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Selenium Basic information
Introduction Chemical Properties Physical Properties Application Production Reactions Toxicity
Product Name:Selenium
Product Categories:metal or element;Inorganics;Pure ElementsChemical Synthesis;SeleniumMetal and Ceramic Science;Catalysis and Inorganic Chemistry;Electronic Chemicals;Metal and Ceramic Science;Metals;Selenium;Micro/Nanoelectronics
Mol File:7782-49-2.mol
Selenium Structure
Selenium Chemical Properties
Melting point 217 °C (lit.)
Boiling point 684.9 °C (lit.)
density 4.81 g/mL at 25 °C (lit.)
vapor pressure <1 Pa (20 °C)
storage temp. no restrictions.
solubility H2O: soluble
form powder
color White to creamy white
Specific Gravity4.81
resistivity1.2 μΩ-cm, 0°C
Water Solubility Insoluble
Merck 13,8505
Exposure limitsTLV-TWA 0.2 mg(Se)/m3 (ACGIH, MSHA, and OSHA); IDLH 100 mg/m3.
Stability:Stable. Incompatible with strong acids, strong oxidizing agents and most common metals. Combustible.
CAS DataBase Reference7782-49-2(CAS DataBase Reference)
NIST Chemistry ReferenceSelenium atom(7782-49-2)
IARC3 (Vol. 9, Sup 7) 1987
EPA Substance Registry SystemSelenium (7782-49-2)
Safety Information
Hazard Codes T
Risk Statements 36/38-53-33-23/25
Safety Statements 26-61-45-28-20/21-28A
RIDADR UN 3440 6.1/PG 3
WGK Germany 2
RTECS VS7700000
HazardClass 9
PackingGroup III
HS Code 28049090
Hazardous Substances Data7782-49-2(Hazardous Substances Data)
ToxicityLD50 orally in Rabbit: 6700 mg/kg
MSDS Information
ACROS English
SigmaAldrich English
ALFA English
Selenium Usage And Synthesis
IntroductionSelenium was discovered by Berzelius and Gahn in1817 while investigating the lead chamber process for making sulfuric acid. They initially believed that the bottom of the lead chamber generating an offensive odor was due to presence of tellurium, a sulfur group element that was discovered thirty-five years earlier. Further studies indicated a new element, the chemical properties of which were very similar to tellurium. This new element was named selenium, derived from the Greek word selene, meaning moon. The name followed tellus, the Latin word for earth given to tellurium which chemically resembled the new element. Willoughby Smith in 1873 discovered photoresistivity in this metal; i.e., as the intensity of light exposure on the metal increased, its current resistance decreased.
Selenium is a very rare element. The metal does not occur in nature in free elemental form. Its abundance in the earth’s crust is about 0.05 mg/kg. It occurs in certain copper ores and sometimes with native sulfur. Some selenium containing minerals are eucairite, CuAgSe; clausthalite, PbSe; naumannite, Ag2Se; crookesite, (CuTlAg)2Se; and zorgite, PbCuSe.
Chemical PropertiesSelenium is a nonmetal (or semimetallic) element (also referred to as a metalloid). It belongs to Group 16 (Group VIA) of the periodic table, located between sulfur and tellurium.
The chemical properties of selenium are similar to sulfur. Selenium combines with metals and many nonmetals directly or in aqueous solution. It does not react directly with hydrogen fluoride or hydrogen chloride but decomposes hydrogen iodide to liberate iodine and yield hydrogen selenide. The selenides resemble sulfides in appearance, composition, and properties. It may form halides by reacting vigorously with fluorine and chlorine, but the reactions with bromine and iodide are not as rapid. It reacts with oxygen to form a number of oxides, the most stable of which is selenium dioxide.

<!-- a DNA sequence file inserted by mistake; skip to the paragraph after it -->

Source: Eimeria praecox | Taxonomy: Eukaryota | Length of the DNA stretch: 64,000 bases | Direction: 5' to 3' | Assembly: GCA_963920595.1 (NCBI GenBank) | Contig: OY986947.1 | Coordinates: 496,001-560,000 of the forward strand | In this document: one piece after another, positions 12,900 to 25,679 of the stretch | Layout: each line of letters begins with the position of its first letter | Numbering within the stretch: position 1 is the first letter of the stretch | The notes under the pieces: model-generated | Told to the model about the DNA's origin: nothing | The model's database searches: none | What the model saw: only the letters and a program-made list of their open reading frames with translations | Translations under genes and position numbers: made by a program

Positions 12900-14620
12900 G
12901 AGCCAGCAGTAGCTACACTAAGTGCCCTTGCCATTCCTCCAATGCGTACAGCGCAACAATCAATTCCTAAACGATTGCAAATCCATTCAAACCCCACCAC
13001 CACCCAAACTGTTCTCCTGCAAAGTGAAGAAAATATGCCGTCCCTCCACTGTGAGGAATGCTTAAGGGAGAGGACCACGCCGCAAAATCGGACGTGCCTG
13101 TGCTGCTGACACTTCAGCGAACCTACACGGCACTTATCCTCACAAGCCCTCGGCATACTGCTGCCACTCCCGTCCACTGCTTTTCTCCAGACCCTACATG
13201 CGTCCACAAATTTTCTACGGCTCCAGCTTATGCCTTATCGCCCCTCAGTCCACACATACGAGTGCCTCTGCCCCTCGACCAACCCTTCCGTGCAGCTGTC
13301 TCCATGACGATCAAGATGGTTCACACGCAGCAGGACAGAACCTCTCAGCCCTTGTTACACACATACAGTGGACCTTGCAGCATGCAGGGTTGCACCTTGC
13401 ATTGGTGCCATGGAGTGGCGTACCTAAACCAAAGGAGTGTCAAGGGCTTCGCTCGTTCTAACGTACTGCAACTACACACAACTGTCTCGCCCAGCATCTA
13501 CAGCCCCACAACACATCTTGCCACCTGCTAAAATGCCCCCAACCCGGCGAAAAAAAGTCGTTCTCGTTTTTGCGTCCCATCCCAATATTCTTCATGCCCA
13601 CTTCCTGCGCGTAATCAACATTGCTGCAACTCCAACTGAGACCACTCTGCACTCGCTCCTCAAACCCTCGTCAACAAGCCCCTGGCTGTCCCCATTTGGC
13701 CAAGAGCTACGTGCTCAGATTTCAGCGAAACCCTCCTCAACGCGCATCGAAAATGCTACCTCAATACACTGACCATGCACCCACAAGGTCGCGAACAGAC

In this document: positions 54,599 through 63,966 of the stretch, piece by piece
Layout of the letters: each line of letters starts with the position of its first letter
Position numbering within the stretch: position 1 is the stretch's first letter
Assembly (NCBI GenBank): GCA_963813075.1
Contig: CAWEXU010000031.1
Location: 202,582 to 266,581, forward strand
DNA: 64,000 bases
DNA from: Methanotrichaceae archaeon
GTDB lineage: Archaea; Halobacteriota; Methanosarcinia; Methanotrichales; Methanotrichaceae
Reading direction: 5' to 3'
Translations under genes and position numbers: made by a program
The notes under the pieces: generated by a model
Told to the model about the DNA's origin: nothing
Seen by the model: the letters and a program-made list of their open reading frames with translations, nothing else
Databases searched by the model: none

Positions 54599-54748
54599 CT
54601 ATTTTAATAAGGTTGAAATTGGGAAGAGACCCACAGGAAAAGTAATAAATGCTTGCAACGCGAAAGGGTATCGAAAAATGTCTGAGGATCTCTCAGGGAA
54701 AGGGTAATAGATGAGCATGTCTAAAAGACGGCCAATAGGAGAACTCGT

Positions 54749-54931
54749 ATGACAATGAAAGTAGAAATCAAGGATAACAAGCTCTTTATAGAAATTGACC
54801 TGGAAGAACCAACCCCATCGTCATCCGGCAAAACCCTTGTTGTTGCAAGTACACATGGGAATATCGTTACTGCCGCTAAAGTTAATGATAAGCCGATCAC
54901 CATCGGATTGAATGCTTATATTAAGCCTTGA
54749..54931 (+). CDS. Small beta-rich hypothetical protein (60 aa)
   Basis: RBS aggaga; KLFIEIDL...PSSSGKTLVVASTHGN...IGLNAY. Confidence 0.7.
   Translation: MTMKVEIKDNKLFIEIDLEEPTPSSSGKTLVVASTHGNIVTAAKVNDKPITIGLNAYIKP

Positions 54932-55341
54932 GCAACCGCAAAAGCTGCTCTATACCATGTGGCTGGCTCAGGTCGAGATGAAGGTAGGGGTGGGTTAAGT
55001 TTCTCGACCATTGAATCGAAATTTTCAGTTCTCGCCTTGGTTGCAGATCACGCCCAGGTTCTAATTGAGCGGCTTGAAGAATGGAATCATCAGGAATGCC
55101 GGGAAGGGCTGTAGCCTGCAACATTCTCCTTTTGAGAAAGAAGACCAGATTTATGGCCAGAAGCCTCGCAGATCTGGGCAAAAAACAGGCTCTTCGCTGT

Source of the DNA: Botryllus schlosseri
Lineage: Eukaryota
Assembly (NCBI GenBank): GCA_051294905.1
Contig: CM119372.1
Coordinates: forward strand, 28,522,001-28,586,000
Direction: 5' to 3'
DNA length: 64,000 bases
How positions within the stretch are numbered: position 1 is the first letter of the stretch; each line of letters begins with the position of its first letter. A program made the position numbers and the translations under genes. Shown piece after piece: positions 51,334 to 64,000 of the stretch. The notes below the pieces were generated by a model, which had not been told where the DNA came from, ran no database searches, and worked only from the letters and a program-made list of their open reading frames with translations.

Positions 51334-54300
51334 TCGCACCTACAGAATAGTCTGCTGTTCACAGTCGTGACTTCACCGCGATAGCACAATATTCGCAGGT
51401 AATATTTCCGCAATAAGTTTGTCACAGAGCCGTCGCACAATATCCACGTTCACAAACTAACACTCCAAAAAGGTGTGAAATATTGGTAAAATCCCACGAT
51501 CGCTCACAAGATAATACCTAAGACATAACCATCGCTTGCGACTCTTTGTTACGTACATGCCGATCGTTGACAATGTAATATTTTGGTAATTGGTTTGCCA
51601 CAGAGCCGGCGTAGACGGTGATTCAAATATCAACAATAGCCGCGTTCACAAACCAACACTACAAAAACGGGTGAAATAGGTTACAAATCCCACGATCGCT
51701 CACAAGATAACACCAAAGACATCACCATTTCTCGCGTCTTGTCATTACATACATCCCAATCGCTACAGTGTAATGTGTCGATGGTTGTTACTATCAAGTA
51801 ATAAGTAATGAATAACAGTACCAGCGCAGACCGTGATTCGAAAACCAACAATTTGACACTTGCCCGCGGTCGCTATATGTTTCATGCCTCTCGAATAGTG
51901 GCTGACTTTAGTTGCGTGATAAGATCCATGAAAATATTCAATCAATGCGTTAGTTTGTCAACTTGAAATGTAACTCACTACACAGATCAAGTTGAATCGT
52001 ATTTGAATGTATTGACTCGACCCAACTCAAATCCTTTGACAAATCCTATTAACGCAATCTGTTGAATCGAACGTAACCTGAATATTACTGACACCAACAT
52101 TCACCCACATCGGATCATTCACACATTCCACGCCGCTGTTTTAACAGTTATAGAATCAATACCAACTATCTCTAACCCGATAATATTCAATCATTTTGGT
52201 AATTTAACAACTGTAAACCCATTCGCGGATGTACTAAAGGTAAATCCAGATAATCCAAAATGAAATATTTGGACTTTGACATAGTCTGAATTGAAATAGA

Physical PropertiesSelenium exists in several allotropic forms. Three distinct forms are (1)amorphous (2)crystalline and (3)metallic:
Amorphous forms exhibit two colors, occurring as a red powder of density 4.26g/cm3 that has a hexagonal crystal structure and a black vitreous solid of density 4.28g/cm3. The red amorphous selenium converts to the black form on standing. Amorphous selenium melts at 60 to 80°C; insoluble in water; reacts with water at 50°C when freshly precipitated; soluble in sulfuric acid, benzene and carbon disulfide.
Crystalline selenium exhibits two monoclinic forms: an alpha form constituting dark red transparent crystals, density 4.50 g/cm3. The alpha form converts to a metastable beta form of hexagonal crystal structure when heated to about 170°C. Both the crystalline forms are insoluble in water; soluble in sulfuric and nitric acids; very slightly soluble in carbon disulfide. Also, both the crystalline forms convert into gray metallic modification on heating.
The gray metallic form of selenium is its most stable modification. It constitutes lustrous gray to black hexagonal crystals; density 4.18 g/cm3 at 20°; melts at 217°C; soluble in sulfuric acid and chloroform; very slightly soluble in carbon disulfide; insoluble in alcohol.
All forms of selenium vaporize at 684.8°C.
ApplicationSelenium has many industrial uses, particularly electronic and solid-state applications, which have increased phenomenally in recent years. This is attributed to its unique properties: (1) it converts light directly to electricity (photovoltaic action); (2) its electrical resistance decreases with increased illumination (photoconductivity); and (3) it is able to convert alternating current to direct current.